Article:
Gender

Gender is integral to understanding both political violence and challenges to it.  On February 18, Valerie Hudson, a co-author of The First Political Order: How Sex Shapes Governance and National Security Worldwide (Columbia University Press 2020), will discuss how communal organization and patriarchy affect governance and conflict around the world.  On March 4, Mona Krook will discuss how female politicians are increasingly subject to direct, violent attacks in her new book, Violence Against Women in Politics (Oxford University Press, 2020).  On March 25, Keisha Blain, author of Set the World on Fire: Black Nationalist Women and the Struggle for Global Freedom (University of Pennsylvania Press, 2018) will discuss the leadership of Black women in challenging racial injustice. On April 1, Laura Sjoberg will discuss the interrelationships between sex, marriage, borders and state making (“Seducing Territory: Sex Acts and State Borders”). Additionally, the Gender and Security Sector Lab, launched by Reppy Fellow Sabrina Karim will be hosting a once a month workshop series on the first Monday of every month.  Please email Priscilla Teresa Torres (ptt29@cornell.edu) for more information.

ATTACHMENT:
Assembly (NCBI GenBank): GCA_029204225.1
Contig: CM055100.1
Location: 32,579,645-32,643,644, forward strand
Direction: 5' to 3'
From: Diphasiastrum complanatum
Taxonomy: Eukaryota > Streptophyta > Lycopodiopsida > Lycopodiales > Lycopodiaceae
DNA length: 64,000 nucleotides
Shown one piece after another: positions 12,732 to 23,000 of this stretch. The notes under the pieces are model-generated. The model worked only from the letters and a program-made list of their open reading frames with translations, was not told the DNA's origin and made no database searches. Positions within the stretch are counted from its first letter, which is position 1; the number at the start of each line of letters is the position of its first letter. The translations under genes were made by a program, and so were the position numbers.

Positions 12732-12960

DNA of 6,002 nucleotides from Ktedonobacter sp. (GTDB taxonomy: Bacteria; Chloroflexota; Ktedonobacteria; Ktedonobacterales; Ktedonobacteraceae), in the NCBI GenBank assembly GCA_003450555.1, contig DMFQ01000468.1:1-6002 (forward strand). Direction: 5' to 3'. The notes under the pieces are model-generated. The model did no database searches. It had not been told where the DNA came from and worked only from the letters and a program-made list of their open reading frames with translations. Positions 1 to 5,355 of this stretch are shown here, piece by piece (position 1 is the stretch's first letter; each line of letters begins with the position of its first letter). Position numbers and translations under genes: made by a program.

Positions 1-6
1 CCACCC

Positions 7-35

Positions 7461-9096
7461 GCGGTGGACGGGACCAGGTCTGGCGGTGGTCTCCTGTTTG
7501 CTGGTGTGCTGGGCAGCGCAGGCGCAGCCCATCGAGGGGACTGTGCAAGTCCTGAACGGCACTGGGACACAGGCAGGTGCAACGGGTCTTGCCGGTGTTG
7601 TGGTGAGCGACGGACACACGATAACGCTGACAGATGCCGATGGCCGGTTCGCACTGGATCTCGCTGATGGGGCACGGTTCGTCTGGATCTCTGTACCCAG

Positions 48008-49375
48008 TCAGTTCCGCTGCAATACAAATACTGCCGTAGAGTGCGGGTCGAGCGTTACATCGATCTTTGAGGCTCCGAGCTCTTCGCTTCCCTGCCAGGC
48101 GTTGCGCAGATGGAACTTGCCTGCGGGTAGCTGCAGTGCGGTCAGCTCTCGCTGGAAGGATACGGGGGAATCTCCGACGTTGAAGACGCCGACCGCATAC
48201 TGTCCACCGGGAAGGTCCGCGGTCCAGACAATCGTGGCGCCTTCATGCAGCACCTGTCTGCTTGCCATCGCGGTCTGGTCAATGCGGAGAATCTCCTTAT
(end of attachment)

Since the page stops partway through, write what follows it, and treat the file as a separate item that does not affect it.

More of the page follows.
Cybersecurity

Cybersecurity, broadly construed, often cuts across the issues above. On March 11, Thomas Rid will discuss not only the pre-internet history of disinformation, but also how tactics have changed with the growth of the internet and social media. On March 18, Margaret Roberts will discuss how China uses information technology to maintain its own authoritarian conception of cybersecurity. On April 29, Simon Egbert and Matthias Leese will discuss how new information technologies do and do not transform everyday policing practices. And on May 6, Darren Byler will discuss the use of information technology to surveil and control Muslim populations in China.


Peace and Conflict Studies involves a wide range of scholarly topics. For a broader sense of what interests researchers and graduate trainees at the Reppy Institute, a list of previous seminar topics is shared below.

Fall 2020

9/10       Jennifer Lind, Associate Professor, Department of Government, Dartmouth College, “Comparing National Power in an Age of Transition,” working paper.

9/17       Jack Paine, Assistant Professor, Department of Political Science, University of Rochester, “Strategic Civil War Aims and the Resource Curse,” Working paper, May 4, 2020.  NOTE SPECIAL TIME: 12:30-1:45 pm.

9/24       Emily Ritter, Associate Professor, Department of Political Science, and Director of Graduate Studies, Vanderbilt University (with Peter Carey, PhD candidate in the Department of Political Science, University of California, Merced; Curtis Bell, One Earth Future Foundation & University of Colorado at Boulder; and Scott Wolford, Professor, Department of Government, University of Texas at Austin) “Oil Discoveries, Civil War, and Preventive State Repression,” Journal of Peace Research, forthcoming.  Note that only Emily Ritter will join.